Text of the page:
Unhook from Negativity and Savor Joy

Training our brains to find joy helps counter our natural negativity bias so we can receive and enjoy what’s good in our lives.

Perhaps it seems strange to be investigating what we consider to be a positive emotion, but I think we often miss joy. We don’t actually pay a lot of attention to it; we can often let it slip by without much notice. The good news is, there are practices to cultivate it. And these practices can help us attend to and support joy in our felt experience. It’s actually a pretty important emotion.

Joy aids us in waking up to our lives. And it’s a factor in supporting concentration. So if you’re someone who feels distracted much of the time, have difficulty focusing or paying attention, cultivating and attending to joy is a great way to deepen your concentration.

First, let’s explore what joy is. For me, it can be pleasurable to experience, but it’s essentially different from pleasure. I experience joy as a really internal occurrence. It can be sparked by something external, but it’s also something I can very much cultivate internally. One of the great ways to do that is to consider the things in my life that I’m grateful for. Another way is to savor—really stop and savor—what’s beautiful and good and working in my life.

This is a profoundly important ability because as humans we operate with a negativity bias. In and of itself, that bias makes a lot of sense: we tend to focus our minds on what is wrong or threatening or what could harm us so that we might be better protected through the vagaries of life. But if we allow that negativity bias to run rampant, we risk missing out on what’s beautiful and joyful and nourishing in our lives. Not to mention, we grow less and less equipped to actually cultivate such beauty and joy and nourishment ourselves. So training ourselves to receive and enjoy what’s good is no frivolous pursuit.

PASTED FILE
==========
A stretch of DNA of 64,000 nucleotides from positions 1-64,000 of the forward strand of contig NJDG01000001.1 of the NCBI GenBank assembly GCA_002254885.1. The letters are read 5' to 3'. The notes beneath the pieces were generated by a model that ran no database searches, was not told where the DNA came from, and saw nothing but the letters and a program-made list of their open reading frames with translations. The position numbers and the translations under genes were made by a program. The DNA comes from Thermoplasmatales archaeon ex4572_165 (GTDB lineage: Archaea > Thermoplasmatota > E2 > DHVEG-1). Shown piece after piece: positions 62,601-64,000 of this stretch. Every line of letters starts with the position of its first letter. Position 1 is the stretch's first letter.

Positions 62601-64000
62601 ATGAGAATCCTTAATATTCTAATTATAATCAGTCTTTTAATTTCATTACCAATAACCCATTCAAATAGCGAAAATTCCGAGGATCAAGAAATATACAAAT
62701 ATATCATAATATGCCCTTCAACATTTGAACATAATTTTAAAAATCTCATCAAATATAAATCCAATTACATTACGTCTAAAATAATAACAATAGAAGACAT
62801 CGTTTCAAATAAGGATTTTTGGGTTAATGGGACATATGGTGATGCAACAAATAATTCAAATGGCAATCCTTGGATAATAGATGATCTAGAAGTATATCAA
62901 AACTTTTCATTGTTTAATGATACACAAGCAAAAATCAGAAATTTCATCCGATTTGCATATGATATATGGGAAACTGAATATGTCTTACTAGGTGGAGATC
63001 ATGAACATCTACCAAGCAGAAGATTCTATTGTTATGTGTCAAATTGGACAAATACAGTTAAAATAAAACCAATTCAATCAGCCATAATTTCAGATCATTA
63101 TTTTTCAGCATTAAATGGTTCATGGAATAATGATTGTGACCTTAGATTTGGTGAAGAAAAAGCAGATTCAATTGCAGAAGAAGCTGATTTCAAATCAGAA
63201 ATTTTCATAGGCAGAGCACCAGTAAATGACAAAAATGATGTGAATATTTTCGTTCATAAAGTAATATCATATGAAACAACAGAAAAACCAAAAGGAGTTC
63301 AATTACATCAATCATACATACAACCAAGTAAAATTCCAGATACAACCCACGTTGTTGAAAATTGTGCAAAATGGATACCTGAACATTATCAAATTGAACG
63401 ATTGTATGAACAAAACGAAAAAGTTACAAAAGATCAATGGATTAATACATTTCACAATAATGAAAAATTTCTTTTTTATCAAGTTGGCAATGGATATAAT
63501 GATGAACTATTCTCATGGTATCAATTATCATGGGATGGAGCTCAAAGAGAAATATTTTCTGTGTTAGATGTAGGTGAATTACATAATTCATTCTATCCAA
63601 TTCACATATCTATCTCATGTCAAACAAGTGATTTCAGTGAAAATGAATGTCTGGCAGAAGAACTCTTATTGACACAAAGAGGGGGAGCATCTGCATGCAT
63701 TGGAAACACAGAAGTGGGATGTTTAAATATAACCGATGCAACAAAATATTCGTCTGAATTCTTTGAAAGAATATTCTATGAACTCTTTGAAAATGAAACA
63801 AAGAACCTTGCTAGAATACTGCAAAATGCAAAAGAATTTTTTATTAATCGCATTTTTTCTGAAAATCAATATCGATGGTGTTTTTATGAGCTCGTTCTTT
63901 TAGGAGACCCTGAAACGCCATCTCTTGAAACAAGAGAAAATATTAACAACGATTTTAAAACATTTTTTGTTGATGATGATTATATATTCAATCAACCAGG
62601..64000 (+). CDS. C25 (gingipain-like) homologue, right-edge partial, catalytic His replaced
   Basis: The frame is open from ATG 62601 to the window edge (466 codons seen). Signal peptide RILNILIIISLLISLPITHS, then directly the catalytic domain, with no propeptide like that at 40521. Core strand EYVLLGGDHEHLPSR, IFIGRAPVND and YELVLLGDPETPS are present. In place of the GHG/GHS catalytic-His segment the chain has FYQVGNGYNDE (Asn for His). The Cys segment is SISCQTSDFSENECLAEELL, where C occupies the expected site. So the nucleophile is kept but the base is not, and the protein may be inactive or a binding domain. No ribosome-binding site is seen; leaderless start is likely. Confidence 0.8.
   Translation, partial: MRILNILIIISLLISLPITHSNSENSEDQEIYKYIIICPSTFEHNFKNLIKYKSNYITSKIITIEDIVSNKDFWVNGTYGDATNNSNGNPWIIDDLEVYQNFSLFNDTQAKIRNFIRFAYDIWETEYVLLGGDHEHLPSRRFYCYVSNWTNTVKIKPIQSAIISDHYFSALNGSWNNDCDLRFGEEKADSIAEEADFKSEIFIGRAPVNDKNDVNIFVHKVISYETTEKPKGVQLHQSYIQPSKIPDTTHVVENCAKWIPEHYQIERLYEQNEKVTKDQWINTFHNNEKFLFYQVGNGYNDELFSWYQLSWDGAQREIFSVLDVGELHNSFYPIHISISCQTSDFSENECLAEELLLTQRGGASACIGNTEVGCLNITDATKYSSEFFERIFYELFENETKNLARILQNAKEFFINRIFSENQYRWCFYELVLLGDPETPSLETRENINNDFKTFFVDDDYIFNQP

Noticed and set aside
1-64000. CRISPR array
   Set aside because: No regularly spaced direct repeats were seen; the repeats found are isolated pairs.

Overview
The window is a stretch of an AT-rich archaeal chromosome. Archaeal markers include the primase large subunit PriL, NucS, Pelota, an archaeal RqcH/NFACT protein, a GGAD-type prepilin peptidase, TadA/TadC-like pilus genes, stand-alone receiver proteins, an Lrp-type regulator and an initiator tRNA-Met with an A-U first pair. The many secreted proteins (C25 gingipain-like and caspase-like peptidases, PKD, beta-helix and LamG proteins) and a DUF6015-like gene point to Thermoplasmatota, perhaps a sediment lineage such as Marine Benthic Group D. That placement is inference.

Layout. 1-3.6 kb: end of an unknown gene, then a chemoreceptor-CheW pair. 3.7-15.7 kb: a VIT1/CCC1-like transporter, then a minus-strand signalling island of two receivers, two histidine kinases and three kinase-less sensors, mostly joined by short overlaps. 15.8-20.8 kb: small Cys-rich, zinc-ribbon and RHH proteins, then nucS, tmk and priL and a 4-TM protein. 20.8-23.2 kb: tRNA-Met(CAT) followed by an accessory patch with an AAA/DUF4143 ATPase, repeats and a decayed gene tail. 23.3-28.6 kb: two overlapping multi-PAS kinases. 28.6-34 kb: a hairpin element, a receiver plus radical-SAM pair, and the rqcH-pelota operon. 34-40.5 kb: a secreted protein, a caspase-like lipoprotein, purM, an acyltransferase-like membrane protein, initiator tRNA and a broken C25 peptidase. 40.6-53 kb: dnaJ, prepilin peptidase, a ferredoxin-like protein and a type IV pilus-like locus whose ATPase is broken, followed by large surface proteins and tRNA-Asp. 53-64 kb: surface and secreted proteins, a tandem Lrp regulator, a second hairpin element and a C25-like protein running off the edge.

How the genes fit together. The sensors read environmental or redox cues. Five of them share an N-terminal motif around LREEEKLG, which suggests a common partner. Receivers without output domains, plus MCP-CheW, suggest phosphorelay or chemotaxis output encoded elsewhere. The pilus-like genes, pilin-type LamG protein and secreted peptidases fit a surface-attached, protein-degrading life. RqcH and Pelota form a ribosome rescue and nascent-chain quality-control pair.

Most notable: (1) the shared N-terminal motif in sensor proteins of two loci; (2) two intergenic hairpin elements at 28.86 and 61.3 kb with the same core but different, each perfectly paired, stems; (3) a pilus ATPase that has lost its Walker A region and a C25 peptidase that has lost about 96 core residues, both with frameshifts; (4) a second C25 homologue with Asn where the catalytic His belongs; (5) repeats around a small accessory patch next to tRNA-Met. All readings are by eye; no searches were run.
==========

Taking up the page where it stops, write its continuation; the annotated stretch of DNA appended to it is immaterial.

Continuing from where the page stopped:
So let’s practice. And again, as we’ve done with all of our practices with emotions, we’ll mostly attend to the physical sensations of joy. And maybe we’ll see it grow as we pay attention to it. While we’re at it, we’ll also try to notice how focusing on joy can help strengthen our concentration. The great thing is, if you give the mind something pleasant and joyful to pay attention to, it will want to go there. Maybe you’ll decide to begin each mindfulness practice with joy cultivation. (Talk about a great motivator for sitting down for a few minutes). You may also want to employ this approach in your everyday life.

Unhook from Negativity and Savor Joy

Watch the video:

Listen to the practice:

Unhooking from Negativity and Savoring Joy

  • 13:59

Read the practice:

1. Let’s take our seat wherever we happen to be. As always, you’re welcome to lie down if you’re in a place where you can do that. Let’s take a few deeper breaths. Just settle in here: lengthen your inhale and your exhale. During these opening breaths, simply scan your mind and body and notice how you’re feeling. Let’s use the breath to bring some balance in this moment. If you’re feeling tired or drowsy, just take in a little bit more air, emphasize the inhale. If you’re feeling agitated or restless, emphasize the exhale—really extend it. And then allow your breath to come to its natural rhythm. Feel your contact with the chair, your feet on the ground. Find that support and contact with the earth.